Has Vikram Pandit Put On Some Pounds?

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Felix Salmon thinks so, devoting a post to the supposed weight gain today, in which he draws particular attention to the neck area. Our thoughts on this:
1. Uncalled for.
2. Not even taking into account that the supposed evidence of fat is taken from a most unflattering angle, the fact of the matter is that Pandito has drastically slimmed down since taking over at Citi. So even if he's put on a few lbs over the last few months, he's still way under his starting weight. Practically gaunt, in comparison.

Exhibit A.



Exhibit B.
3. Salmon argues that Citi is bad for Pandit, 'cause it's making him fat. Guess what? We LIKE our Pandit fat. People don't wait in line for hours to Tickle an anorexic Vickle. They shell out expecting a jolly elfin' smile and a bouncy belly. So help me, I don't care if we have to tie him down and shove Twinkie shakes down his throat, they're gonna get it.

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Former Citigroup Chairman Surprised/Not Surprised By Vikram Pandit's Departure, Has Some Vino To Sell You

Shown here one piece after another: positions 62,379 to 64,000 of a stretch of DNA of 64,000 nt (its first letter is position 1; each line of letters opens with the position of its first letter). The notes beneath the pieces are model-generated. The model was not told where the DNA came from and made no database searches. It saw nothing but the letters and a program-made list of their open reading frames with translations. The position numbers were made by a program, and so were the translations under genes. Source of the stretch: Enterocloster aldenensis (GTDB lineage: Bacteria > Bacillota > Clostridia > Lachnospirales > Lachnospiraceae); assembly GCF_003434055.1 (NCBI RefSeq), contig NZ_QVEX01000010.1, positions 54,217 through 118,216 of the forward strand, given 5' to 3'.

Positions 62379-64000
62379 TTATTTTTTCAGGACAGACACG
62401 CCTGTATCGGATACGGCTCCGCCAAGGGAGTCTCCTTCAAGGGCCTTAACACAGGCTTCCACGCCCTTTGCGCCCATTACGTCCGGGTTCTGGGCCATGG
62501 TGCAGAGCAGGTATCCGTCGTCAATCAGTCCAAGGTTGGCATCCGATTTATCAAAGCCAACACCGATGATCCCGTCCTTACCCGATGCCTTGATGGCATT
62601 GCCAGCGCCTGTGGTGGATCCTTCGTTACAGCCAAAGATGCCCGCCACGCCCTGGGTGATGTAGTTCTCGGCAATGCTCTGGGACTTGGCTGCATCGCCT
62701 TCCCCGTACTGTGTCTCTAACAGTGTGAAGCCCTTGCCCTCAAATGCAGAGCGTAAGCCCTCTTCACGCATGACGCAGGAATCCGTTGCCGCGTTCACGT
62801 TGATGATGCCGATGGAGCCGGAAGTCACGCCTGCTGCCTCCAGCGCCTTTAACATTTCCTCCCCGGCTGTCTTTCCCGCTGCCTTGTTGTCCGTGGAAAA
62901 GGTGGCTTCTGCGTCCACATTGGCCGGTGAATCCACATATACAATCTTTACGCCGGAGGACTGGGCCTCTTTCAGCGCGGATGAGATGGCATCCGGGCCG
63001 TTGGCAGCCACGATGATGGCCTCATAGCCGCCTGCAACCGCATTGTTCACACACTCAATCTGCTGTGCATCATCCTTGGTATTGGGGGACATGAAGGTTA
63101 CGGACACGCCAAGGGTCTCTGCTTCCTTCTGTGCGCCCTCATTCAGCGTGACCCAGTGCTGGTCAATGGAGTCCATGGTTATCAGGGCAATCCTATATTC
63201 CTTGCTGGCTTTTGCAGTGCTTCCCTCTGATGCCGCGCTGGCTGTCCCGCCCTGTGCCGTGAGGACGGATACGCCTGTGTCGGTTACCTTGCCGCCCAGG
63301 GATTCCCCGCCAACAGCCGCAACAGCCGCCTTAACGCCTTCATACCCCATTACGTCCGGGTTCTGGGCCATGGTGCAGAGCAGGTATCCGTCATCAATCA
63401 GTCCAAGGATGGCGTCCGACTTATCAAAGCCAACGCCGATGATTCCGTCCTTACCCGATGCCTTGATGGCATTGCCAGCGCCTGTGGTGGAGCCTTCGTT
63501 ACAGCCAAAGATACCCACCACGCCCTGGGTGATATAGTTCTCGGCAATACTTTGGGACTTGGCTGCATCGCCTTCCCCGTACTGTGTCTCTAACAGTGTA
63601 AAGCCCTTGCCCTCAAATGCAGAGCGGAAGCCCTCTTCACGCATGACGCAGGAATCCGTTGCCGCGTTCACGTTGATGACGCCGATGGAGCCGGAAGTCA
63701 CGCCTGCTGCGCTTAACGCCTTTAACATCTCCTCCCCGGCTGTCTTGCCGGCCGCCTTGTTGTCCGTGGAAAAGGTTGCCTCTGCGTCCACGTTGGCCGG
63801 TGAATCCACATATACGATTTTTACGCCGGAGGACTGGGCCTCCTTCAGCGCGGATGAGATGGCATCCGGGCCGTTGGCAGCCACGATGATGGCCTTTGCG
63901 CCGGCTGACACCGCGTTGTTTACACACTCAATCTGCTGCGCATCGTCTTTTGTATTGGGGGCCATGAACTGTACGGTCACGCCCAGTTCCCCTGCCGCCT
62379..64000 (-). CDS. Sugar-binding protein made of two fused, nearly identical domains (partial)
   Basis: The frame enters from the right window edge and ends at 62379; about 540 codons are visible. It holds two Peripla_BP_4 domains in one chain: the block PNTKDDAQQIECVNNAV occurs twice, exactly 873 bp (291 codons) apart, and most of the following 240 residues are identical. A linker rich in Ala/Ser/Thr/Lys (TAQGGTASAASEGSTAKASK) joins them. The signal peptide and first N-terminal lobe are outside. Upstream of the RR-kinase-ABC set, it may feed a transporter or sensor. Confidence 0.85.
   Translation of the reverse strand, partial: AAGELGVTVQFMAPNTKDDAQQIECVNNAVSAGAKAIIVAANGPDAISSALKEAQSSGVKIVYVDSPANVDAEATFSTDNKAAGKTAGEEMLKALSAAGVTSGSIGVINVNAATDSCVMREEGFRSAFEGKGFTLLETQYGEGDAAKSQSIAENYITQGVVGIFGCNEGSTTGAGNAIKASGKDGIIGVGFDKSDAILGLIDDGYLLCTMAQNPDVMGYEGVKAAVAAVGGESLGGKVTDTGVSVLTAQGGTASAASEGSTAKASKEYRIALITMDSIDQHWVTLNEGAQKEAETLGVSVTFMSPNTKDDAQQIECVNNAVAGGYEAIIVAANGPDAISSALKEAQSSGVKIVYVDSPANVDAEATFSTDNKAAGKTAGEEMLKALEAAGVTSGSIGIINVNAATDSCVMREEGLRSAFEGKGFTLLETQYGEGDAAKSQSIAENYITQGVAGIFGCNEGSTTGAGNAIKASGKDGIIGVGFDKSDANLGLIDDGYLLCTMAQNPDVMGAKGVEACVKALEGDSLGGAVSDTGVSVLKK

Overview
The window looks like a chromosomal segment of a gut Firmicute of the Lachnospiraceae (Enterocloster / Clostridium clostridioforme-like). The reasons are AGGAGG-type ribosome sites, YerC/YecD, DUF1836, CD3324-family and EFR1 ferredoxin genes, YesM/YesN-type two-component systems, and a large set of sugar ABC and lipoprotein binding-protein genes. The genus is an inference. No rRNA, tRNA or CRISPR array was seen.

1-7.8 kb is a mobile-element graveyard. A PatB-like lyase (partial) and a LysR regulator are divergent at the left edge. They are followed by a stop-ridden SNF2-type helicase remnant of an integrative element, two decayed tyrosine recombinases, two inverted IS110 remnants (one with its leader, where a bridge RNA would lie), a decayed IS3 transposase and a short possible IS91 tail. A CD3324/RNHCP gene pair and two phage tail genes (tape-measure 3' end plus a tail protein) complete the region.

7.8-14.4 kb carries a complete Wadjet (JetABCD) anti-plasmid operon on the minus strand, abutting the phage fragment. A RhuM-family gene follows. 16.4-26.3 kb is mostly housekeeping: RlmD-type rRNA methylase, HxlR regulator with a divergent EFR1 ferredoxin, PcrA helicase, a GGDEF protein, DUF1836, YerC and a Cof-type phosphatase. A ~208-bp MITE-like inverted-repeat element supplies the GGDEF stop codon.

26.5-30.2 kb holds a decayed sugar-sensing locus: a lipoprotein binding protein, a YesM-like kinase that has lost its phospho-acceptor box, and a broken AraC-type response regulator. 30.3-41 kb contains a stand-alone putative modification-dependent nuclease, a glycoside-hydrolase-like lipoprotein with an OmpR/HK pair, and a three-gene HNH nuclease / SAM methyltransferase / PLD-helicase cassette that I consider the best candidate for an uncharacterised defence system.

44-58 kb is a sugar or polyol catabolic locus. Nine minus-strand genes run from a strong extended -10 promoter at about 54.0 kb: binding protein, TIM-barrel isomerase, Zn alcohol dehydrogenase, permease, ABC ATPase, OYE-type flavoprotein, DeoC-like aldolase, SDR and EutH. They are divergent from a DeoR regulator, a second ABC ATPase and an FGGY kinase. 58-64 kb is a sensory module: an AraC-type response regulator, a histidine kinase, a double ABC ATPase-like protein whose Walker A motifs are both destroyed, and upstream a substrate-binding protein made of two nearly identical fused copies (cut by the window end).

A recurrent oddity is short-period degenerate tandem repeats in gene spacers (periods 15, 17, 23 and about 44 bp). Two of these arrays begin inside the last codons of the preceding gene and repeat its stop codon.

According to Dick Parsons, who stepped down as chairman of Citi in March because Mike Mayo told him to, last week's news that Pandit had left the building for good was "somewhat" surprising, while at the same time, sort of expected, because whipping morbidly obese companies into shape just really isn't Vikram's thing. “You need seasoned, honed managers who can cause a 250,000, 300,000-personnel organization to march” with direction, Parsons said in a weekend interview at his Tuscan vineyard in Montalcino, Italy. “Vikram will tell you, ‘That’s not my bag.’” Pandit, 55, produced “every good idea that we had” to prevent Citigroup’s collapse during the financial crisis, Parsons said. New CEO Michael Corbat, 52, who previously ran the Citi Holdings unit, is well-equipped to lead the firm as it cuts costs and sells unwanted assets, the ex-chairman said. “Mike Corbat, who I knew back in the day when he ran the Holdings operation, is just that kind of man,” said Parsons, 64, adding that he was “somewhat” surprised by the timing of Pandit’s exit. “The transition and change was, in the long term, not inevitable but appropriate.” Anyway, who wants wine? Parsons, visiting his Il Palazzone vineyard to inaugurate a cellar, said regulatory pressures will still be a challenge for the new management team. “Externally, it’s still going to be tough,” said Parsons, sipping a glass of his 2004 Brunello Riserva as he sat outside a stone house set on an ancient trail from Frankfurt to Rome. “To some extent, the regulatory/political community is still almost at war with the big banks.” Nelson Rockefeller introduced Parsons to fine wines. He plans to turn the hobby into a profitable business by doubling production of red wines that retail in the U.S. for as much as $130 a bottle. Parsons Sipping Red Wine Calls Pandit Exit ‘Appropriate’ [Bloomberg] Earlier: Vikram Pandit And Citigroup Not Yet On Same Page Re: Who Dumped Whom; Zen Gardens That Never Were: Vikram Pandit Doesn’t Have To Put Up With This Shit Anymore